But Rachna Buxani, a licensed mental health counsellor in the United States (Miami, FL) says: "The laws governing telecounselling here in the UAE are unclear."

On a visit to Dubai, Buxani, who still considers the city home as she grew up here, talks about the need for distance counselling for mental health in the UAE. She worked in Dubai as a counsellor and has dealt with hundreds of mental health cases in children.

"In Dubai as much as elsewhere, there are families breaking apart, couples struggling and teenagers having problems. Mental health concerns are pretty universal. And reported cases are far less than actual cases. If someone doesn't seek out help, then you don't have a statistic for them. The WHO did a study, I think in 2014, in which they said four per cent of the population ails from mental illnesses. Now, keep in mind that this is reported population. There must be lots more that go undiagnosed and thus not reported. In another study in 2011, it was outlined that there are 0.3 psychiatrists, 0.5 psychologists, 0.25 social workers and 0.4 other health workers for every 100,000 people. This indicates the clear shortage of mental health professionals in the UAE."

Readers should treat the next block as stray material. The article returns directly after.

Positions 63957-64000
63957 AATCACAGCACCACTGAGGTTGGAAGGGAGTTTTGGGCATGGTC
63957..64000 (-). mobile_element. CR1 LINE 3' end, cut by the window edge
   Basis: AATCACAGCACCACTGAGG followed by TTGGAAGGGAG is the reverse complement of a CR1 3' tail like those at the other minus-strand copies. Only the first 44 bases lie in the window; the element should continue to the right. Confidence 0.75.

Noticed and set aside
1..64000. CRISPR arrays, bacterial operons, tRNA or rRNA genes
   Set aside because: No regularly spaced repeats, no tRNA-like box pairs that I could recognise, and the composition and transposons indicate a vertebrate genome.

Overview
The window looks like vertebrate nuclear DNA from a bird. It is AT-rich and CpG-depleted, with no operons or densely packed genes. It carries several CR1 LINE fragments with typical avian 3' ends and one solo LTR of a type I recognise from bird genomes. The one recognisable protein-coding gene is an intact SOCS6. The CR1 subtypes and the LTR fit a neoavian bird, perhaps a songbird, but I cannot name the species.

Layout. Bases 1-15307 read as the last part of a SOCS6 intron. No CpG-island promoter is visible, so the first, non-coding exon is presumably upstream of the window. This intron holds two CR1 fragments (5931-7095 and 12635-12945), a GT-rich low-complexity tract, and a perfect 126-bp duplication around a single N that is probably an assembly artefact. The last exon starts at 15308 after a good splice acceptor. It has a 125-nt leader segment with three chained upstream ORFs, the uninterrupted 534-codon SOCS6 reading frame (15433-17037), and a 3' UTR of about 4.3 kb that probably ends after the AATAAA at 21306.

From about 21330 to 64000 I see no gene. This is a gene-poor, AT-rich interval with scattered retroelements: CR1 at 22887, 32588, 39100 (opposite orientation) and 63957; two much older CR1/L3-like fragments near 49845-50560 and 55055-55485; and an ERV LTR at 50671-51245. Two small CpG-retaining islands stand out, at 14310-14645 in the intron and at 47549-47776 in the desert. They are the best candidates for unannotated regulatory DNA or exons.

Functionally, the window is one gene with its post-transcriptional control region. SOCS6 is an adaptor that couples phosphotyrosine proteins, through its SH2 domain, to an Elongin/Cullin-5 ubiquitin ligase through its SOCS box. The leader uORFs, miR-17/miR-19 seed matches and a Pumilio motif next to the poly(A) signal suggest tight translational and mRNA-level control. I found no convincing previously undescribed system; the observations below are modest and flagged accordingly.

Buxani explains telecounselling would be cheaper for people seeking help because of the drastically cut operational costs and no rent to pay. "For a counsellor," she says, "if you aren't spending on a place, a secretary, then it's cheaper. You charge your clients less, and there's more flexibility of time. I'm doing that from there. It's a way of offering affordable help".